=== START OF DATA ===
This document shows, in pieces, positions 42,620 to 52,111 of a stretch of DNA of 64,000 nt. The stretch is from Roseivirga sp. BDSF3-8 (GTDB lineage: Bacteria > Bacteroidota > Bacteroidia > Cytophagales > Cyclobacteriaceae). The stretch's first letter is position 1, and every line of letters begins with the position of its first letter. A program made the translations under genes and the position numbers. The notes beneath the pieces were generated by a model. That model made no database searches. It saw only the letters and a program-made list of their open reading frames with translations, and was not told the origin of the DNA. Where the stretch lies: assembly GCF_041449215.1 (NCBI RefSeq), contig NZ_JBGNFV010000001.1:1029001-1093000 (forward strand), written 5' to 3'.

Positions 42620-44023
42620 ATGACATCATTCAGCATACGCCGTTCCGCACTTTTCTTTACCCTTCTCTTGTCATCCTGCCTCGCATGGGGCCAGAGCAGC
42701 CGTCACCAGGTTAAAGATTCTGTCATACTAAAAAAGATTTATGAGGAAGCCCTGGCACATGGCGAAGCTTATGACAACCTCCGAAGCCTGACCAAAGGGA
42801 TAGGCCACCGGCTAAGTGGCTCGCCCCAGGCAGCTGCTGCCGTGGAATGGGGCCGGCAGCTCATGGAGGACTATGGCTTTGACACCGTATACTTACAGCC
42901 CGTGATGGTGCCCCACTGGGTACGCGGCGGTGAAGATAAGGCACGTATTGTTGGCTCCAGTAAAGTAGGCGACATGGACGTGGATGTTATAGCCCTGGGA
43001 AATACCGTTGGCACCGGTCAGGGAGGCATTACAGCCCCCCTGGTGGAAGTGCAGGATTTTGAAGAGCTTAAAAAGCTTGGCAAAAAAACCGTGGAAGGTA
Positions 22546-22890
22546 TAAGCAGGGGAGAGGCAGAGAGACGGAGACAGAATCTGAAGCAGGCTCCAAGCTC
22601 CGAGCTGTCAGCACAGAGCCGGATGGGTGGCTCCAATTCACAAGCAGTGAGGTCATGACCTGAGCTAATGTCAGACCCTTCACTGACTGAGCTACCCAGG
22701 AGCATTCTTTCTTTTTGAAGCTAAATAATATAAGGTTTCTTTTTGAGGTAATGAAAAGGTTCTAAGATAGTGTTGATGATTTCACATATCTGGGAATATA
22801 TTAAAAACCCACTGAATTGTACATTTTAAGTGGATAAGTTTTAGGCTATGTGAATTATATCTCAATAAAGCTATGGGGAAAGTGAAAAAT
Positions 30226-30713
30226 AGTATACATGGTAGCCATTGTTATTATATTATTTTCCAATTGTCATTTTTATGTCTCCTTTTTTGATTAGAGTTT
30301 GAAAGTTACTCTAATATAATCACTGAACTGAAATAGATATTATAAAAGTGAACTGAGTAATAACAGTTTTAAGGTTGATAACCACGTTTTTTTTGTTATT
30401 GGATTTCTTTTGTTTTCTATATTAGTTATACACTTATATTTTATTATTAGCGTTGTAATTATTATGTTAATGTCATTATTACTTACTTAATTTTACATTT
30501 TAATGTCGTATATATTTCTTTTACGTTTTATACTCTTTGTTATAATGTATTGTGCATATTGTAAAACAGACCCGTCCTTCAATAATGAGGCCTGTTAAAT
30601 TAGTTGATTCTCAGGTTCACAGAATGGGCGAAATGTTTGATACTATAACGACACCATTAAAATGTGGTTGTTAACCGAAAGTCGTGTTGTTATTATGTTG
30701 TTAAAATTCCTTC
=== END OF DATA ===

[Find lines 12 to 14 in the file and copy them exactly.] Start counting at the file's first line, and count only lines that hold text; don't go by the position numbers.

22801 TTAAAAACCCACTGAATTGTACATTTTAAGTGGATAAGTTTTAGGCTATGTGAATTATATCTCAATAAAGCTATGGGGAAAGTGAAAAAT
Positions 30226-30713
30226 AGTATACATGGTAGCCATTGTTATTATATTATTTTCCAATTGTCATTTTTATGTCTCCTTTTTTGATTAGAGTTT